“The President and I have concluded that classifications based on sexual orientation warrant heightened scrutiny and that, as applied to same-sex couples legally married under state law,” a crucial provision of the act is unconstitutional, Mr. Holder wrote.

You can read the rest here ... and I'm sure there will be more news to come. But for the moment [a] let us rejoice and be glad in "another inch" reclaimed on that journey toward liberty and justice for all and [b] let us remember what our mothers taught us about good manners and thank you notes and send a note of appreciation to the White House post-haste ... you can click here to do that ... because you know for fact-certain he'll be hearing from the marriage discrimination crowd!

Ready. Set. GO!

Stories From the Pews: The Long Journey Home

Marty Shelley
Member, St. Andrews Episcopal Church
Birmingham, Alabama

I was adopted at 6 months old by parents that were Cumberland Presbyterian. They took me to church at least every Easter until I was old enough to walk to church by myself at about 6 years old. I didn't go to church, I was sent to church. I was told that if I didn't attend at least Sunday School or church, I couldn't go outside to play later.

There were about 3 churches within 4 blocks of our house. I attended all of them at one time or another. One was almost literally in our backyard. It was a 'Christian Alliance' church. On the corner of my street was a Church of God and two blocks beyond that was a Baptist church.

I didn't understand why my parents didn't attend church except for Easter, yet insisted I go. When I finally got the nerve to ask my Dad about it he said, "I don't want to go somewhere where they shake your hand on Sunday and don't know you the rest of the week!" He also said when I was older, I could decide whether or not to go. It didn't take me long to find a way around it. I learned how to play and entertain myself in my room on Sundays. It didn't take him long to catch on! Unless it was I went.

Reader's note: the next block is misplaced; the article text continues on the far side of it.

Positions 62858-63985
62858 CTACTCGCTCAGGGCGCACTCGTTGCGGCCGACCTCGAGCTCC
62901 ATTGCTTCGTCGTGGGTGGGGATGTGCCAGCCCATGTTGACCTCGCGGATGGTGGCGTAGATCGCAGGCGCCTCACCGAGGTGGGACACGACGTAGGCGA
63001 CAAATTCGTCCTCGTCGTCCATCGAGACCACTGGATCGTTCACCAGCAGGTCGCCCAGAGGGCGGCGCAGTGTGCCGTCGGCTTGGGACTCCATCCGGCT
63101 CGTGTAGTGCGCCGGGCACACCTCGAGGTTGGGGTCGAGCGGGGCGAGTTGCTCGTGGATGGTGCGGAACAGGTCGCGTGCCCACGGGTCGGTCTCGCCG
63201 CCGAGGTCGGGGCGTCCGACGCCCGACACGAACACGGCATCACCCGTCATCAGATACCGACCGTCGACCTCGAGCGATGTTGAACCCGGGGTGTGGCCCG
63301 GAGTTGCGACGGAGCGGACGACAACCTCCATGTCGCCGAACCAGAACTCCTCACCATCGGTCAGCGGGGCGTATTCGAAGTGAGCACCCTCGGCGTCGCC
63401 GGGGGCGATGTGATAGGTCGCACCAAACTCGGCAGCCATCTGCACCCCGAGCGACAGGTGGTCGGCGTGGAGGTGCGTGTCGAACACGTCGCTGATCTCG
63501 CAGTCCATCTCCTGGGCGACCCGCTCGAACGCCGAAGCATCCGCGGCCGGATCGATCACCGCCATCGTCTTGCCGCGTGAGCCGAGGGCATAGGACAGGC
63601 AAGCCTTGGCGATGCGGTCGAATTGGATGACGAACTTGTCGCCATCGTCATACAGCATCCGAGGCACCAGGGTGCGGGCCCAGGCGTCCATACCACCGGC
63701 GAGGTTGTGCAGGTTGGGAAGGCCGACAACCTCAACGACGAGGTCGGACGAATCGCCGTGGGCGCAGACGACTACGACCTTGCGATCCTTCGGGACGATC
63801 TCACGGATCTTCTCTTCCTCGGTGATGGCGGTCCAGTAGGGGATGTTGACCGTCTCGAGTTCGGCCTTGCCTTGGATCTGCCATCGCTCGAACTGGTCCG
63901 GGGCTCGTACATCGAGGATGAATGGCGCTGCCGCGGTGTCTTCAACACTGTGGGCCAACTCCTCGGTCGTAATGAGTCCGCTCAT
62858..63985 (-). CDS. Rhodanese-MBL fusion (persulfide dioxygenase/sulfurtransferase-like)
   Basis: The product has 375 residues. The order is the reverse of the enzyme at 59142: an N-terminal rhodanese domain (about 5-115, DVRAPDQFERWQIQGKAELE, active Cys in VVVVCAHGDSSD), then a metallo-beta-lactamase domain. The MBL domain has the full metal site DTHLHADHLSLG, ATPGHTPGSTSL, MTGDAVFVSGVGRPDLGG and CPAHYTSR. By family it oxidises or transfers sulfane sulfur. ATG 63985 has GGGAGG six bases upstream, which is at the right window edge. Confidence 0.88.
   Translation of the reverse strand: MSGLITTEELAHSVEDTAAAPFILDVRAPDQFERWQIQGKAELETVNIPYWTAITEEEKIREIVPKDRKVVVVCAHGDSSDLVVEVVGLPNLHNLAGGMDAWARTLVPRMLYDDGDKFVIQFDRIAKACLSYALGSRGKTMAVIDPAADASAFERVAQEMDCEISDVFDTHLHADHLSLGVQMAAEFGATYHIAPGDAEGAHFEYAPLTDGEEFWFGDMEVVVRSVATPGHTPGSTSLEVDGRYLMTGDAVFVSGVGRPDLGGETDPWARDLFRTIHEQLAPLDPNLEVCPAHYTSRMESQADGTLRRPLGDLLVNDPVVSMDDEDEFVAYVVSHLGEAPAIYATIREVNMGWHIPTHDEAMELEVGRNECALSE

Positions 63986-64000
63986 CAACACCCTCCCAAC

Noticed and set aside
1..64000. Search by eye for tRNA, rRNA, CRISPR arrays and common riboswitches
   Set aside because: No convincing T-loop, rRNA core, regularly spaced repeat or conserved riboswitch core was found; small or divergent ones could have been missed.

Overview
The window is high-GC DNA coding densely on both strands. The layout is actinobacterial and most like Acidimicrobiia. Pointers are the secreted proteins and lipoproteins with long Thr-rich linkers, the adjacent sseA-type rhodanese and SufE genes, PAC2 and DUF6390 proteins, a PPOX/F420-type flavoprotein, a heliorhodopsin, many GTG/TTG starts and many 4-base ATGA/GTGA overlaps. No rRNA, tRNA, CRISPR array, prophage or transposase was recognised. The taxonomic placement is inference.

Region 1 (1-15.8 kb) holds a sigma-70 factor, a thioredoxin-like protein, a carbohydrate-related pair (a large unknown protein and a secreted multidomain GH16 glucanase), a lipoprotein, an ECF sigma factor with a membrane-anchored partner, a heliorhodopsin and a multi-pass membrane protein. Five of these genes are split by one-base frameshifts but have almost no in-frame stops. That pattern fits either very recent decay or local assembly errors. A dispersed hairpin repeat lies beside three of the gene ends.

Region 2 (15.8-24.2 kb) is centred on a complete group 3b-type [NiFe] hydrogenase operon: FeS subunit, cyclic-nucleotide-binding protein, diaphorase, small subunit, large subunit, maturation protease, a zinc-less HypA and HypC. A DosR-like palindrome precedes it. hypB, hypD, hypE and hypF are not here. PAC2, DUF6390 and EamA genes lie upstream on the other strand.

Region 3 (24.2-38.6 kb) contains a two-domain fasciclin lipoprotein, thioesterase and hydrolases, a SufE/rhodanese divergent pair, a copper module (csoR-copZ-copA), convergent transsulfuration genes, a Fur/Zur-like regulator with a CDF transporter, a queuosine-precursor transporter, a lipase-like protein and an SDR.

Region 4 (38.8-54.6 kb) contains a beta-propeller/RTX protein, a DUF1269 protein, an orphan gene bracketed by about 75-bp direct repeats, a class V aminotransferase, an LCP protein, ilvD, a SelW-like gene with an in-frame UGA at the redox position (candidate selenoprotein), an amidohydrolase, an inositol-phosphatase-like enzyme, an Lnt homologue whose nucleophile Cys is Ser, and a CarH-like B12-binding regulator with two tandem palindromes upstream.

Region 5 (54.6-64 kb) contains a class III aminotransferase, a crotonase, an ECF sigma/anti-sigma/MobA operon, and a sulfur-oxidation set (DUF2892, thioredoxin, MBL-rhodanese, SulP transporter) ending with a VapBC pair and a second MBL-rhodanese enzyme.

There was one Sunday when my Dad said he didn't want me to go to church. It was September 15, 1963, the day of the tragic 16th Street Baptist Church bombing in which four little black girls lost their lives. I didn't really understand what was going on at the time as I was only 8, but I had a terrible feeling inside. How could Jesus let that happen? I thought Jesus loved the little and yellow, black and white.That church bombing made me scared to go to church, but because I was more afraid of my Father's temper, I went.

Most often, I would make a brief appearance long enough for a neighbor or two to see me there, grab a church program and out the door to the Jitney Junior for candy and sodas with my offering money. I was convinced I was already going to do 'hell time' for that!

By 7th grade, my parents sent me to a Catholic school for my last two years of grammar school. That was the year the schools were desegregated and my Dad wasn't having any part of that! Again, what happened to red and yellow, black and white, I wondered. I grew to like it. We were all required to attend Mass each Wednesday morning before class. I was fascinated and though I was not an Honor Roll student, I made straight A's in religion. I decided I wanted to be Catholic...but Dad said NO!

By high school, I chose to attend United Methodist churches because that's where most of my friends went and because it wasn't as stuffy as Baptist or as formal as Catholic. Halfway through high school, I came out and was subjected to six months of psychiatric abuse...drugs, shock treatments, etc. Eventually, my parents and I worked things out and I was free to be myself......what was left of me. I wasn't really thinking much about religion during those years.